Keep in mind that if you declare it as a rental, your mortgage might be slightly higher. Work with your lender to create a customized loan program with the best combination of rate, points, and closing costs for your needs.

How Much?

Find out what other homes have sold for in the area and how much money you might have to put into repairs or renovations. These considerations should be factored in with how much you're comfortable spending.

Also, it helps to know the features that help or hurt resale. In some areas, a swimming pool actually detracts from a home's value and makes it harder to sell. In neighborhoods with two-car, attached garages, a single-car or detached garage may affect the home sale and future value.

In addition to sale prices for other homes, there are several ways you can determine a good amount to offer:

  • The condition of the house. Is the home in move-in condition, in need of paint and other cosmetic improvements, or a fixer-upper that needs some real work?
  • The market. If you are in a buyer's market - where there are more homes for sale than there are people to buy them - prices are probably stable or falling. If you are in a seller's market - where there are more buyers looking for homes than there are homes for sale - prices are probably moving upward.
  • Your ceiling. If you've gotten a credit pre-approval, you know how much you can borrow for your home purchase. Of course, you may not be comfortable paying as much as you've been approved to borrow, so think carefully about your financial situation before making an offer.

Next, decide how much you are willing to pay for a home. Remember, the advertised price of a house is just a starting point - it may take quite a bit of negotiating to arrive at a final cost.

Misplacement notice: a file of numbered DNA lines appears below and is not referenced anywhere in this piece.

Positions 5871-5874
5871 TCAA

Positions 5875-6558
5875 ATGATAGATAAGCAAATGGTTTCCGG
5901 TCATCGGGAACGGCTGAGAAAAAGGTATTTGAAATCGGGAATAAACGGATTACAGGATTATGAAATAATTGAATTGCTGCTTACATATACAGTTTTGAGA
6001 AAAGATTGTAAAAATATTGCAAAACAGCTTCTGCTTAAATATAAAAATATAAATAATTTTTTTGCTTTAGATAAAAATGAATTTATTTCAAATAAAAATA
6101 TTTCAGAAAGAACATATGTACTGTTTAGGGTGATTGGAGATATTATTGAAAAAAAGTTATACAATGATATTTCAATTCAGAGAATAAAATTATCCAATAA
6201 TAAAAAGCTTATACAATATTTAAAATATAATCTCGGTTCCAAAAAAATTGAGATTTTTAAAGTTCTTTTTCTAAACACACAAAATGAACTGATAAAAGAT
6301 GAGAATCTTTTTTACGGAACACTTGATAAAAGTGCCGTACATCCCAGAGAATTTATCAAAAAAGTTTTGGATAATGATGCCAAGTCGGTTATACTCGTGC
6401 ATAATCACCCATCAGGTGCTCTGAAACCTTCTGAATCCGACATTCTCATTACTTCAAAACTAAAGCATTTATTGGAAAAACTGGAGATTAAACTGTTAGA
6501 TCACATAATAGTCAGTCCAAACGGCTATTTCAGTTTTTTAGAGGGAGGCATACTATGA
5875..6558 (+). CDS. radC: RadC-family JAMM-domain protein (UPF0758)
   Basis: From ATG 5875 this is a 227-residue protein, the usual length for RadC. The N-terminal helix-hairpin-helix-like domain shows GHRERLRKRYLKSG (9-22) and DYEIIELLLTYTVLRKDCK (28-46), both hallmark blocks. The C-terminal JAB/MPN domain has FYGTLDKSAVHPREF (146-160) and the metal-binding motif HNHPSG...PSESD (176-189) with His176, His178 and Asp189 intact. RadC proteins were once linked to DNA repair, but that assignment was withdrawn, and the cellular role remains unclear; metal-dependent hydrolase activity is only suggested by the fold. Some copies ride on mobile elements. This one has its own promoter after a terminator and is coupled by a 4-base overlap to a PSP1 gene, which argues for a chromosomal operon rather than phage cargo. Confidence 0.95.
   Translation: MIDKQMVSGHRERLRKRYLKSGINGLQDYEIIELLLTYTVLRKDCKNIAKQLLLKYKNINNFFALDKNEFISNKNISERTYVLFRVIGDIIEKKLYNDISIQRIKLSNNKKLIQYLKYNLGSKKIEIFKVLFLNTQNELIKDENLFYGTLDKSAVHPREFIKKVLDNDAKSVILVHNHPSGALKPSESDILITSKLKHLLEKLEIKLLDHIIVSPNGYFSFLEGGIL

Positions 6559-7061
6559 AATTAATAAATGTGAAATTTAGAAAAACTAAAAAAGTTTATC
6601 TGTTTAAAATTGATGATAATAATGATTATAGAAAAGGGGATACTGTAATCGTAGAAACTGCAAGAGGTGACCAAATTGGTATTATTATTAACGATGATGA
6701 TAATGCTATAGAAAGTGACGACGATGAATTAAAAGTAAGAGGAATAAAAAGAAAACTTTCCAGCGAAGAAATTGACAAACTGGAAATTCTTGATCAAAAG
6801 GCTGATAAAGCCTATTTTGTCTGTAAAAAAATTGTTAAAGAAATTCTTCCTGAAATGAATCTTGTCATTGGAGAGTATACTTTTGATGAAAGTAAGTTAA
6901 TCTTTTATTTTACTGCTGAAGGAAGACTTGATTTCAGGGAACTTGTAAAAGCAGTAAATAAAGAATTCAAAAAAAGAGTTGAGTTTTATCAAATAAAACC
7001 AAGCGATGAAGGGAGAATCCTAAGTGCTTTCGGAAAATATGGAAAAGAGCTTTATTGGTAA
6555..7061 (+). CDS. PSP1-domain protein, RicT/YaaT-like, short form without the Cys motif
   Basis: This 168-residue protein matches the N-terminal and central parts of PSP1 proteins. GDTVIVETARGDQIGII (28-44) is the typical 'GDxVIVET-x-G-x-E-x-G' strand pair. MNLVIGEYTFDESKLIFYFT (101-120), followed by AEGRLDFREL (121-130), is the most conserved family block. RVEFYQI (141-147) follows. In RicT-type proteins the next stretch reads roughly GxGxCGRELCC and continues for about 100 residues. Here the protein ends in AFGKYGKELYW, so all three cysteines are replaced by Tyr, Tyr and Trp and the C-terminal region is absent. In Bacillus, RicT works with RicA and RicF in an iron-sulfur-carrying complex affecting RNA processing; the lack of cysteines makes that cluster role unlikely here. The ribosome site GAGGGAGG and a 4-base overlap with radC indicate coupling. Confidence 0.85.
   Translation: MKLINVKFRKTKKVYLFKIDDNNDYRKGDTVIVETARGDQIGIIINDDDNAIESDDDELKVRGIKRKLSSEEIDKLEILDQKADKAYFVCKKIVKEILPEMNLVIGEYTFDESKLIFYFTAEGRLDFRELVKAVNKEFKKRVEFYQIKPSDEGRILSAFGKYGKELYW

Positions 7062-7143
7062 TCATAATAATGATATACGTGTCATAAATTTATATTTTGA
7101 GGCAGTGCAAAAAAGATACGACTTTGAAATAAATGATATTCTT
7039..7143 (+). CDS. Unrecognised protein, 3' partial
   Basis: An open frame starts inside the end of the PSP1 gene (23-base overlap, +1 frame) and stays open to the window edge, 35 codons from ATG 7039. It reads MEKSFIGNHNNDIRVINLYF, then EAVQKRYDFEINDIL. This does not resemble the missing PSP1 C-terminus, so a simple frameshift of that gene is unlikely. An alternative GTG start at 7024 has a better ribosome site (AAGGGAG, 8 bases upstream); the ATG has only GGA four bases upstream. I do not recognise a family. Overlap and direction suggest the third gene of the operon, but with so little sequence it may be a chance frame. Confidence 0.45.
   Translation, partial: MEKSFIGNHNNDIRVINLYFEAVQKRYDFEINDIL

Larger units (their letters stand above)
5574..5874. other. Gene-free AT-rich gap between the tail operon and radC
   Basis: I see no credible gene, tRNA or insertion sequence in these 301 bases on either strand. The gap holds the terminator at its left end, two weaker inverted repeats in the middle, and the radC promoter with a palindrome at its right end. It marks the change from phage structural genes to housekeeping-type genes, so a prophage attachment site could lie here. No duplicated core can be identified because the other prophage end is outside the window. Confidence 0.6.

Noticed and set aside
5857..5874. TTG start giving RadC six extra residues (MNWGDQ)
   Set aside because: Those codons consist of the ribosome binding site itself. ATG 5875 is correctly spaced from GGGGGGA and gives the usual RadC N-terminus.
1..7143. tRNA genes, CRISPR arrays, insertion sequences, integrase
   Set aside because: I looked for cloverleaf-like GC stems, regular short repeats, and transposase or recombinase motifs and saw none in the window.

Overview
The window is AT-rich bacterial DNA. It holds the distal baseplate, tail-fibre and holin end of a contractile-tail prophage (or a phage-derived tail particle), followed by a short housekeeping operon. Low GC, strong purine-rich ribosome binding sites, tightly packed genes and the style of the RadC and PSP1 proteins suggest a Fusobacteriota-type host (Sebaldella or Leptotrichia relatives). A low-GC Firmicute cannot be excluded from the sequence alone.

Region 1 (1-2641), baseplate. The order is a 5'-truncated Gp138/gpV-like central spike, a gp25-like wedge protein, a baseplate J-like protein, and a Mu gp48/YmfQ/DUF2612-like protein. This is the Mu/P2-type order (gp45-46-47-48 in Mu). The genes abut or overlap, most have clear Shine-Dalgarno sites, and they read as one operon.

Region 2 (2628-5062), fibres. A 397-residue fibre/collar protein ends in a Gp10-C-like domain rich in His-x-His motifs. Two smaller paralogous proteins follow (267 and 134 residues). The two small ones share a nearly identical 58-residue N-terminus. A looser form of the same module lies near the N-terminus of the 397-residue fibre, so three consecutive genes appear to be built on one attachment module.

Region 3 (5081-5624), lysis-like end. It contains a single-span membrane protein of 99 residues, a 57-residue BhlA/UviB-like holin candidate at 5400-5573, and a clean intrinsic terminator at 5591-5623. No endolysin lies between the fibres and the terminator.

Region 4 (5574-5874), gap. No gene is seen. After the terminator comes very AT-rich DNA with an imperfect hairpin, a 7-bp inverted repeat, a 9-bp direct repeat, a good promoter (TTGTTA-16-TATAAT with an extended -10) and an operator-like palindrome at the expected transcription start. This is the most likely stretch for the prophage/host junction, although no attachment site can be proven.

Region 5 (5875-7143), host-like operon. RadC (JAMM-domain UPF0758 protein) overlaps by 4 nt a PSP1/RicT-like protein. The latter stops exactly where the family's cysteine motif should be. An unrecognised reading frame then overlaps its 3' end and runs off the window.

Buying A Home With Cash

Though most buyers don't buy a home with all cash, anyone considering such a move may be wondering how. Because all cash buyers sidestep the time-consuming loan qualification process, the deal can close very quickly. The primary advantage of buying a home with all cash is completely avoiding mortgage interest. Buyers also save money that would be spent on loan origination fees, required appraisal, some closing costs and various other charges imposed by the lender.

At the same time, all-cash buyers should consider potential pitfalls of the transaction. Buyers who want to use the home as their primary residence lose out on the tax advantages available to homeowners with conventional loans.

If you can afford to pay cash but are concerned about price appreciation, you may be better off obtaining some financing. Also, look at other investments that are paying off and determine if spending cash on a home is your best investment option.

Inspection

Home inspection is a major step in the buying process. century21.com offers helpful information on potential problems that can be discovered during this period.

Insurance

Homeowners insurance protects you against natural disasters and catastrophic events. Find more related information at century21.com

Timeline and Paperwork

In the home buying process, the closing meeting is where ownership of the home is officially transferred to you. Know what to expect when you close on your new home.

Moving In

Planning to move to your new home? Our home moving checklist can help you make moving less stressful and more successful.


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CENTURY 21 Park Road

Wyomissing, PA   -  610.378.0471